Low baseline serum TNF-α was associated with younger age, lower ADAS-COG scores, and CheI use, but there was no relationship with sex or SIEs preceding baseline (table 2).

Table thumbnail
Table 2 Baseline serum TNF-α systemic inflammatory markers and demographics

Linear regression analysis with baseline ADAS-COG score as the dependent variable showed that the relationship between baseline ADAS-COG score and low or high serum baseline TNF-α levels remained unchanged (mean difference 4.1 [95% CI 0.5–7.7] pts, t test p = 0.02) after correction for age, CheI use, history of hypertension, type 2 diabetes, hypercholesterolemia, and the presence of delirium at baseline as possible confounders.

Six-month follow-up period.

Two hundred twenty-two (81%) of all subjects had complete clinical and systemic inflammatory marker follow-up at 2, 4, and 6 months. Of the 53 subjects who did not complete the study, 15 subjects died before study completion and 38 subjects declined phlebotomy or further cognitive assessment at some point during the study. A trend relationship was found between study completion and baseline serum levels of TNF-α (completers median level 3.1 [IQR 2.3–4.3] pg/mL, c.f. noncompleters 3.7 [IQR 3.0–4.2] pg/mL, Mann–Whitney U p = 0.07).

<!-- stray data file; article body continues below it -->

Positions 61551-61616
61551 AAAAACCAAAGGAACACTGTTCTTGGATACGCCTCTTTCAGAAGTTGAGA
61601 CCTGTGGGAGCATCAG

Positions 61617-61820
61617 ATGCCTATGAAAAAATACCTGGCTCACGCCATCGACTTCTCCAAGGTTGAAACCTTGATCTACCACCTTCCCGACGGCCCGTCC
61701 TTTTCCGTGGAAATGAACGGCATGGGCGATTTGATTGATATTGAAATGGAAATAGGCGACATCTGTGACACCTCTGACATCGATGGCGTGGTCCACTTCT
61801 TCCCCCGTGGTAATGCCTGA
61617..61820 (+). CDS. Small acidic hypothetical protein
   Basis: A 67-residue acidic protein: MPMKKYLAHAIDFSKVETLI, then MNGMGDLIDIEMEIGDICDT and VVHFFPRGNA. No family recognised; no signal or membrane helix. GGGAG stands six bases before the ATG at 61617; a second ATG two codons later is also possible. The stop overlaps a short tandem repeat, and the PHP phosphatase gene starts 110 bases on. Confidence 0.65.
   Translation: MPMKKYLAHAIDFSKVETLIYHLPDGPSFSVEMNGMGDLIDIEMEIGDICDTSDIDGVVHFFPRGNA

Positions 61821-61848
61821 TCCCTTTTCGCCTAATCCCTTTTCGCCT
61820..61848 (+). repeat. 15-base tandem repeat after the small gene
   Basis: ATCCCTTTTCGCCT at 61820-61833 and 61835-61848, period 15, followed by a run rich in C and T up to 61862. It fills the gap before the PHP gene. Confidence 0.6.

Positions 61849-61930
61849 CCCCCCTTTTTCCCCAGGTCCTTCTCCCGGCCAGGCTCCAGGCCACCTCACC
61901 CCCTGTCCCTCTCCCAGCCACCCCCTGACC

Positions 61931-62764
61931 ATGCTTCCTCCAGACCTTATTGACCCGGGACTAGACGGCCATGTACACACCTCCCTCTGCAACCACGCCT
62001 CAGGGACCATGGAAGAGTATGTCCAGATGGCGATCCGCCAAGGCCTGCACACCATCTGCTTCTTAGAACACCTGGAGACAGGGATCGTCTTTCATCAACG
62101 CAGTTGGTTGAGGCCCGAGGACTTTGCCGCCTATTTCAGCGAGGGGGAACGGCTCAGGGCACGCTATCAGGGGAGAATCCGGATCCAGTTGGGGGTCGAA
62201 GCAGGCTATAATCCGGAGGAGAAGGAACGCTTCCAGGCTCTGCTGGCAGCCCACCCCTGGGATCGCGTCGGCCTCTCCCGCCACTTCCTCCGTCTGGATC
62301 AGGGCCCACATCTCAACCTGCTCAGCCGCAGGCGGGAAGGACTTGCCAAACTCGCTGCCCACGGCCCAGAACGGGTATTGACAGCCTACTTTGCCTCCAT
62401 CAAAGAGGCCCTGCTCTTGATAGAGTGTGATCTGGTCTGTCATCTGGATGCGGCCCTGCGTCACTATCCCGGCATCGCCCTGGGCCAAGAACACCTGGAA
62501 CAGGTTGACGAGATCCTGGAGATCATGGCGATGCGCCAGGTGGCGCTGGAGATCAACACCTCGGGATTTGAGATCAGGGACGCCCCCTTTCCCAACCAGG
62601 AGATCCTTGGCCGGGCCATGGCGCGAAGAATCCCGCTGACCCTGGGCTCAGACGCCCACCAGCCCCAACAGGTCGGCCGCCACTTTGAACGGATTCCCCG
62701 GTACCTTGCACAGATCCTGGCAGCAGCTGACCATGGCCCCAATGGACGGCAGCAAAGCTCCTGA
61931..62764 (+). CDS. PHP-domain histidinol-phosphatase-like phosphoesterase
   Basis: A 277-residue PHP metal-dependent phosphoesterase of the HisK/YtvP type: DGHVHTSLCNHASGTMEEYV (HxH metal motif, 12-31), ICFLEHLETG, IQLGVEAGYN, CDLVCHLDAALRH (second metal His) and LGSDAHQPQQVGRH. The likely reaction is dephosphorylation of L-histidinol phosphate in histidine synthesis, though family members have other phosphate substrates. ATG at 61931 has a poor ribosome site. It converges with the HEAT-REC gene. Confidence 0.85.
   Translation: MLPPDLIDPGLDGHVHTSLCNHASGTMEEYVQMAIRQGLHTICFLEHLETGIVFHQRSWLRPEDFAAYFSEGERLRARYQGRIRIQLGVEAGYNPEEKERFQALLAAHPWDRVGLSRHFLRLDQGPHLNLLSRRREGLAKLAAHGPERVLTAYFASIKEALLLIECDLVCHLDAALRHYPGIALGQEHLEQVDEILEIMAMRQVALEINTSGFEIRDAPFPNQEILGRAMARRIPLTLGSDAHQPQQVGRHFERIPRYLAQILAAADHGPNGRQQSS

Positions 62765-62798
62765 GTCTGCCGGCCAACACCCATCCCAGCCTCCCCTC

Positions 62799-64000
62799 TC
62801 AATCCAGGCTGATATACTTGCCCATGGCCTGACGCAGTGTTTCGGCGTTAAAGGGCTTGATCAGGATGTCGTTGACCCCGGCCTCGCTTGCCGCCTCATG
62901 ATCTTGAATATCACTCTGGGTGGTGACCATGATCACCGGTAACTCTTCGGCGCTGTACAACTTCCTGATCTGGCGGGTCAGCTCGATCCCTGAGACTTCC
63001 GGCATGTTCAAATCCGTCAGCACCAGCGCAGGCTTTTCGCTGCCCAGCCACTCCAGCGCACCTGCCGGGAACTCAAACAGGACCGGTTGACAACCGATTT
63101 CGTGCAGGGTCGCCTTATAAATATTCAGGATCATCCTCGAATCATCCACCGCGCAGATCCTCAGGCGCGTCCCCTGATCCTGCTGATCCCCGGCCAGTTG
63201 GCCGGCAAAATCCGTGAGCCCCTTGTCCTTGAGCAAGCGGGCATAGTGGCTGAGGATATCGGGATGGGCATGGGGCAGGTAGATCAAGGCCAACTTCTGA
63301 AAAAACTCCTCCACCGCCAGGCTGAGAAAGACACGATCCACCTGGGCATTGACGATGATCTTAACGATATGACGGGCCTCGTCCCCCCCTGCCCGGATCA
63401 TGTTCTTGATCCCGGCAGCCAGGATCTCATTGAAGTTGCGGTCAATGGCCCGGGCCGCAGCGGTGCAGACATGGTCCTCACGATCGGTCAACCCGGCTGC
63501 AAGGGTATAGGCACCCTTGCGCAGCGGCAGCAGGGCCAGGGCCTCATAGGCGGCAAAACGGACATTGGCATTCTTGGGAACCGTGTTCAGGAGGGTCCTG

Systemic inflammatory events.

One hundred ten (49.5%) of the 222 subjects followed up had a combined total of 150 SIEs (table 1). Eighty-one subjects (36.5%) had clinical evidence of 1 acute SIE, 22 (9.9%) subjects had evidence of 2 SIEs, and 7 (3.2%) had evidence of 3 or more SIEs in the 6 months after baseline assessment.

Subjects with 1 or more SIEs during the 6-month follow-up period had an increase in TNF-α levels compared with subjects with no SIEs over the next 6 months (SIEs absent: TNF-α increased by 0.03 [SE 0.07] pg/mL, c.f. SIEs present: TNF-α increased by 0.32 [SE 0.07] pg/mL; mean difference 0.29 [95% CI 0.08–0.50] pg/mL, t test p = 0.005).